Even The Rockies mention that their setup is a rarity as Max Roman (an local werewolf) push forward for cooperation between tribes to teach newly changed werewolves when normally most of them would die shortly in the standard "Swim or die".
                            You know the meaning of the word potential, and you know it doesn't mean 'always actively antagonistic.' Yes, things happen, and if someone needs something more than you they're going to try to take it. But like I said, that's under extreme circumstances. The Rockies setup was a rarity because it's basically a protectorate.

                            Personally i just gave up on the setting as written and took Denver as the Standard. While i like your idea of lodges there is little conversion of them to 2nd edition. We got the merit but not a guide to their special abilities (like the 1k Teeth lodge only suffering bashing when falling from or getting hit by a car)
                            Honestly if I read the books the way you did I'd probably not like the setting either. You seem to take the most negative view of every part of the setting, like the quote above, even when it's been superceded by something else.

                            Here's one from second edition.

                            'Most packs try to maintain at least neutral relationships with their neighbors. Few need any more enemies, but the give and take of borders must come at someone’s expense.
                            This is what the older werewolves, the strong ones at the top, would have their lessers believe. Elders often espouse this “tooth and claw” philosophy, and they can enforce it. Younger or more thoughtful werewolves consider the idea so much bullshit. It’s falling back on basest instinct of beasts and spirits, where dominance is its own justification. The Uratha can rise above such crude urges — at least in theory.
                            When multiple packs coexist, the idea of simple separation between “stronger” and “weaker” falls apart like a rotting carcass. The predator–prey dynamic requires that werewolves have prey to hunt. Any region worth sustaining multiple packs must have prey in abundance, which means dangers fill the night. Packs cannot afford to fight with each other all the time. It weakens them. Their enemies are opportunistic. Packs weakened by infighting become easy prey.
                            It even goes on to explain that when packs confront overwhelming threats they can form protectorates, which aren't as rare as they were in first edition.

                            And it's a toolbox setting, you can do what you want with it. But you can't realistically blame the books or setting when your own variant of it depicts a particularly unfriendly variant of the world.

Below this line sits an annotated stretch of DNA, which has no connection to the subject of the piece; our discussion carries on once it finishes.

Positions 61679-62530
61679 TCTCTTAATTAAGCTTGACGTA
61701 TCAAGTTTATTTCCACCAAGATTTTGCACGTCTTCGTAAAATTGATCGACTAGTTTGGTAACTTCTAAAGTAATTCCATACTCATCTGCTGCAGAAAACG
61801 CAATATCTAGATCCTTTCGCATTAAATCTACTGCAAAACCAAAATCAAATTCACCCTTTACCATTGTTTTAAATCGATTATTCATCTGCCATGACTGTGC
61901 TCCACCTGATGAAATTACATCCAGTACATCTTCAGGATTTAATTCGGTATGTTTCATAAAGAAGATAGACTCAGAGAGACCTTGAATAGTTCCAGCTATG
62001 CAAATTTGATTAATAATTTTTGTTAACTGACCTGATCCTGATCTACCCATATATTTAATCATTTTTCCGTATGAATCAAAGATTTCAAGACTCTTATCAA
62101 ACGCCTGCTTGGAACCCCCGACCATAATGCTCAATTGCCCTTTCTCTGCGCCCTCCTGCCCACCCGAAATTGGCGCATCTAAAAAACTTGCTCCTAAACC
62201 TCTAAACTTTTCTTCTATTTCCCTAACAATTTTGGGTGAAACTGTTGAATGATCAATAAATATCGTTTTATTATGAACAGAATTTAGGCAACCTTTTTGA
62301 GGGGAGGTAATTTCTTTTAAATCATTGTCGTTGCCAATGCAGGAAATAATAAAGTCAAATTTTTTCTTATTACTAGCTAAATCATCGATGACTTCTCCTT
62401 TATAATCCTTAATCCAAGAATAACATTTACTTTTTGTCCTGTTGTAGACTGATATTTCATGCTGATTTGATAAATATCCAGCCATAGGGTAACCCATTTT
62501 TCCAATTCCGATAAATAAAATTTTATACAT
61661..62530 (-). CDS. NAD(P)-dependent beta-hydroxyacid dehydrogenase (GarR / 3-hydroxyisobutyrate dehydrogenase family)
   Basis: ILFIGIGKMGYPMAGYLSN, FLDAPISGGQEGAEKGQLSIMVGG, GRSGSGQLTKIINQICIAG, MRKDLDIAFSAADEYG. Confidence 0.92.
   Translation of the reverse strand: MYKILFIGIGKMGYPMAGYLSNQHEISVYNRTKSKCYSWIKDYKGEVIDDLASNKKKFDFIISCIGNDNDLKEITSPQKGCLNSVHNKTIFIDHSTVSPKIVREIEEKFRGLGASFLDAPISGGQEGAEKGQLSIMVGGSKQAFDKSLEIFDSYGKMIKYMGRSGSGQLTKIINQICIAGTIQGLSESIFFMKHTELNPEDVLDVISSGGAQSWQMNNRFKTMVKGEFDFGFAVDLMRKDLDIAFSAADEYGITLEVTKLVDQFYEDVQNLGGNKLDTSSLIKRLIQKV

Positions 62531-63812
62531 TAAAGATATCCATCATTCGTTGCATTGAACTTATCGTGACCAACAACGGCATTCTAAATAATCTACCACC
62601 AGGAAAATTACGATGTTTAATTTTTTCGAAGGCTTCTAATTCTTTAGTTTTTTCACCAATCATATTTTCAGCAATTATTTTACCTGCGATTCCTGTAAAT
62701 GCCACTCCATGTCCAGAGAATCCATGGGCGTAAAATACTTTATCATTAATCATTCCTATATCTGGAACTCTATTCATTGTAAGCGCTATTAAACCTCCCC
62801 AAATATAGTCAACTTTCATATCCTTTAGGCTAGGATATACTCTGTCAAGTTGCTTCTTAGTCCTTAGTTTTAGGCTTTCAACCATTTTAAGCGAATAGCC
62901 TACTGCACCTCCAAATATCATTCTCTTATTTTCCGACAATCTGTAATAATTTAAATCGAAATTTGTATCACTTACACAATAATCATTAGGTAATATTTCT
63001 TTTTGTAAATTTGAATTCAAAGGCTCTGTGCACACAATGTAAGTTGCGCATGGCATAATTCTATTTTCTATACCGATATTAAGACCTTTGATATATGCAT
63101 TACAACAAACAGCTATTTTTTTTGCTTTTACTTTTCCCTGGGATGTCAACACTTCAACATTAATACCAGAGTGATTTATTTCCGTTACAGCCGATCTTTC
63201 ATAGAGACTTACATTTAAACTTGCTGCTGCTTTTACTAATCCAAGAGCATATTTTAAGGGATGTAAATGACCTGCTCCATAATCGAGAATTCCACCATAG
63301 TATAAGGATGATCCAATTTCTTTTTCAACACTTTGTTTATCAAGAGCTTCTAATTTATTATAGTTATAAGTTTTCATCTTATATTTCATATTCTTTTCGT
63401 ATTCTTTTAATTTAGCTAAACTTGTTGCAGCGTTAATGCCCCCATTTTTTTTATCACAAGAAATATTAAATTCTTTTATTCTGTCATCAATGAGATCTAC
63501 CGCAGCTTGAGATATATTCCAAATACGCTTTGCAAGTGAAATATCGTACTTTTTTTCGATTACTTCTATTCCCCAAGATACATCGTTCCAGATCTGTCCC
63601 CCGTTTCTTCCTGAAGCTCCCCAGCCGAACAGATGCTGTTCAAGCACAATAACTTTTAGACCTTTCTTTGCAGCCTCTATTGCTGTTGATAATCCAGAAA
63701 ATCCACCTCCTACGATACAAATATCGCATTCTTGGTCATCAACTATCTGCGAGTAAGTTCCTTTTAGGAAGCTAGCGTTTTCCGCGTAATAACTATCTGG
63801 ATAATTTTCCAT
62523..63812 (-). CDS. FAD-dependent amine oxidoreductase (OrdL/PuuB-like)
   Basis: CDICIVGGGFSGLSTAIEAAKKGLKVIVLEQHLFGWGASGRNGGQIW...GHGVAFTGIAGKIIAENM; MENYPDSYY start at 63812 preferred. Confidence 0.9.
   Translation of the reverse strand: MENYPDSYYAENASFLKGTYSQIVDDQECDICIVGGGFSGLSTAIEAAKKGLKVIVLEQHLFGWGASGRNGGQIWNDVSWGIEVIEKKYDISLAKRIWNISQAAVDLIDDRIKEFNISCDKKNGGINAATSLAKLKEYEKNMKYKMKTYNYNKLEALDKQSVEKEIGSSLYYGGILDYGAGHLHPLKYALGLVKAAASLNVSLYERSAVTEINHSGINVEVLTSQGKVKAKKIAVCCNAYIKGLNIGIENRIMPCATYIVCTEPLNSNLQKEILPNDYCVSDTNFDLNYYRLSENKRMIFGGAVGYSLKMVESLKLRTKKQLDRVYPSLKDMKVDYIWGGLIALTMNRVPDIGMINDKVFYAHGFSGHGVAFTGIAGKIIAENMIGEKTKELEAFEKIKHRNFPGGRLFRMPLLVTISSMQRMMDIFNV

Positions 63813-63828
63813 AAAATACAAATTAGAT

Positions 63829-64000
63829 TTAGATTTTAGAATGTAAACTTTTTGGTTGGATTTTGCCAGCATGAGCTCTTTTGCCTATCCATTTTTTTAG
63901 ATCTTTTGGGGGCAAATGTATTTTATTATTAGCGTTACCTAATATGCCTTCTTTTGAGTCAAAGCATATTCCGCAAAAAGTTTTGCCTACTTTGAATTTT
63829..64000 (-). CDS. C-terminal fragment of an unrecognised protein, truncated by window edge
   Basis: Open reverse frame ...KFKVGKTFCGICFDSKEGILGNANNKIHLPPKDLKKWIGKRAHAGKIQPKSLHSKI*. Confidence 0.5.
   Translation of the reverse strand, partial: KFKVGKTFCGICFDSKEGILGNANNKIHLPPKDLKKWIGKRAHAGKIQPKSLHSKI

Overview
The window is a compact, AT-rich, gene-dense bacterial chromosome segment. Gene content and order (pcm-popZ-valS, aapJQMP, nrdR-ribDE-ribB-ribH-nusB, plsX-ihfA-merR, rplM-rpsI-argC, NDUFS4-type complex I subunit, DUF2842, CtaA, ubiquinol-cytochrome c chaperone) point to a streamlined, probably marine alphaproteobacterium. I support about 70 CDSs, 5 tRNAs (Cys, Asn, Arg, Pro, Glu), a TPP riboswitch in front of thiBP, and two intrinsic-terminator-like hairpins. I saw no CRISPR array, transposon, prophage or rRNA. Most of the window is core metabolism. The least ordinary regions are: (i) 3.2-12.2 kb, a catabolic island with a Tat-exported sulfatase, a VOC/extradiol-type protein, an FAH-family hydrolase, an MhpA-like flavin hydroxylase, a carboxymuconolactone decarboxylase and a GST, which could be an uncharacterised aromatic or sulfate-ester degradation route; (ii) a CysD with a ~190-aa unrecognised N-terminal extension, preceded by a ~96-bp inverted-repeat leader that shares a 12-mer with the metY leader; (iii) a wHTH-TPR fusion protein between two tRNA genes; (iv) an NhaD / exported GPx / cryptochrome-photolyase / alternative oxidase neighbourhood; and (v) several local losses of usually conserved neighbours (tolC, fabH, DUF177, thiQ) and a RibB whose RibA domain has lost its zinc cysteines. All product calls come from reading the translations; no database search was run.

Most new players never read the book. And then their chargen bombards you with choice and fiddly bits one has to make without a clear understanding of the weight of such choices.
                            I know this is an unpopular view, but they really should. Because it answers all these questions and gives you a depiction of what the game's going to be like.

                            Auspice and Tribe are complicated enough considering what a tribe is depends entirely on the DMs setting but then you got Renown (with it special abilities), Gifts, Rites, Blood, Bone, Touchstones, Totem, Wolfblooded. Lots of choices that the typical player who just comes with a character concept and wont touch the book ever is ill handle to deal with. And i am not saying that apocalypse did it any better as it chargen is also a copy paste from masquerade but at least the setting was fleshed enough and made sense for a Garu to know stuff because the social structure in place allow him to learn said stuff.

                            Forsaken doesnt have that as presented. It just assumes they do without going on the details which are essential otherwise logical question do pop out on contradictions.
                            That's great but a simple reading clears up most of this this stuff. If you need to compare it to something else, auspice is clan or path, tribe is order or covenant. If you don't, the book explains what these things are on their own. The same with everything else you've mentioned. If a player decides not to read it and just considers the core rule book to be a paperweight, then it doesn't matter how informative it is. The only change that could be made to the book to inform people who don't want to read is to have it beam the information directly into their head somehow.
                            Last edited by nofather; 07-26-2017, 05:41 PM.

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                            • #15
                              Originally posted by LokiRavenSpeak View Post
                              If you are running a crossover (i think thats your plan, unless i missread) then i would say to use 1st edition as Changeling is not out yet for 2nd. As for Werewolf with other splats i would recommend the Chronicle guide which has an option of Werewolves (which are incredibly weak, except some builds) to be packless but have a personal totem which may serve as mentor in this case. I say this because Werewolf tend to hog the spotlight a little due to the fact that they have a whole other plane that neither Changeling nor vampires can interact with.
                              It's not going to be Crossover by the time it's done. The idea behind it is that they'll go through two full stories where I watch them and their actions and how they like to play their characters and I morph the basic setting of the second story to fit that gameline. If I do it right, the players will never know that I thought of anything else other than the gameline that I chose. As for changeling, 2nd Ed will def be out by the time it comes to the second story. I've got at least 6+ months before even the first story would start.



                              Frequent Story Teller for the Circle of Five gaming group.